To guarantee that information provided under the Poseidon Principles for Marine Insurance is useful, unbiased and accurate, the signatories will exclusively rely on the data types, data sources, and service providers identified in the Technical Guidance. Particularly, the signatories are committed to providing information in compliance with IMO DCS (Data Collection System) and accordingly be granted a Statement of Compliance or a Verification Letter by a Recognized Organization to calculate the shipping portfolio’s climate alignment.
Principle 3: Enforcement
This principle aims to create an equal burden for the signatories to ensure that the appropriate data/information is provided by shipowners. There are two supporting methods to assist in the collection and sharing of data for the Poseidon Principles in Marine Insurance: (1) to implement a Standard Covenant Clause in policy agreements, (2) A form of letter to be sent by signatories to shipowners to request the necessary data. The principle also refers to the affiliated members encouraging them to work with Signatories, shipowners, other marine insurance providers, brokers and business partners where possible to support Signatories by sharing knowledge about the Enforcement principle and standardized clauses.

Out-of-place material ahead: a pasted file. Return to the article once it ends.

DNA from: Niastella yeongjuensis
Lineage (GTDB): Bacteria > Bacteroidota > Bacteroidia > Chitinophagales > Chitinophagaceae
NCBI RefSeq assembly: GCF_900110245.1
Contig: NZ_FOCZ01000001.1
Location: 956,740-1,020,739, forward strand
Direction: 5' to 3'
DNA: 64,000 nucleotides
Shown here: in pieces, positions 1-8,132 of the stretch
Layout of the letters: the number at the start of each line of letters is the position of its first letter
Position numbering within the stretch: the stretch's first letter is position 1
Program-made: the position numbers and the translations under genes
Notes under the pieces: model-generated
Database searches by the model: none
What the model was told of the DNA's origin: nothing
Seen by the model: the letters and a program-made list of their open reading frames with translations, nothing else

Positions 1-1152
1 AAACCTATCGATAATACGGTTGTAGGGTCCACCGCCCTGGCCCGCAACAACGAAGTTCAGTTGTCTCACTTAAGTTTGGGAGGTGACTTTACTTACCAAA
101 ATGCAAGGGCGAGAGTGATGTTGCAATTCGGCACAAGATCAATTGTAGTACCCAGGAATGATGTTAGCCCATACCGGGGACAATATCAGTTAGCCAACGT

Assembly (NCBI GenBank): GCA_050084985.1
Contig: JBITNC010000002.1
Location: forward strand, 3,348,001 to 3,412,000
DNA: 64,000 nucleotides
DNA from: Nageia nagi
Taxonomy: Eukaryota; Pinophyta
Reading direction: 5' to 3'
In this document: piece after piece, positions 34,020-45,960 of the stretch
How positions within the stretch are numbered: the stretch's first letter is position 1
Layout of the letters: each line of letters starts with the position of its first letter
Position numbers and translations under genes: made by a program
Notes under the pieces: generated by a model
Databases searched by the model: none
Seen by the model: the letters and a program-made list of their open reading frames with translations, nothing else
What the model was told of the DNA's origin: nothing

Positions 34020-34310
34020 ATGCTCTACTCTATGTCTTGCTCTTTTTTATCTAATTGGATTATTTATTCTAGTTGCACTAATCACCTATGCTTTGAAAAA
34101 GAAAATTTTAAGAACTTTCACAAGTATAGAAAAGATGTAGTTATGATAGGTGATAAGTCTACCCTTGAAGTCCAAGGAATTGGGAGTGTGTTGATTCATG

Principle 4: Transparency
The intent of the transparency principle is to ensure both the awareness of the Principles for Marine Insurance and that accurate information can be published by the Principles for Marine Insurance Secretariat in a timely manner. Each Signatory undertakes to (1) publicly acknowledge that it is a Signatory to or Affiliate member of the Poseidon Principles for Marine Insurance, (2) report the overall climate alignment of its shipping portfolio and supporting information no later than 30th November and (3) publish the overall climate alignment of its shipping portfolio in relevant institutional reports on an appropriate timeline.
To summarise the above mentioned, it is undeniable that the Marine Insurance sector plays an important role in the shipping industry. The Poseidon Principles for Marine Insurance, while recognizing the role of the insurance companies, aim to promote responsible environmental stewardship throughout the maritime value chain.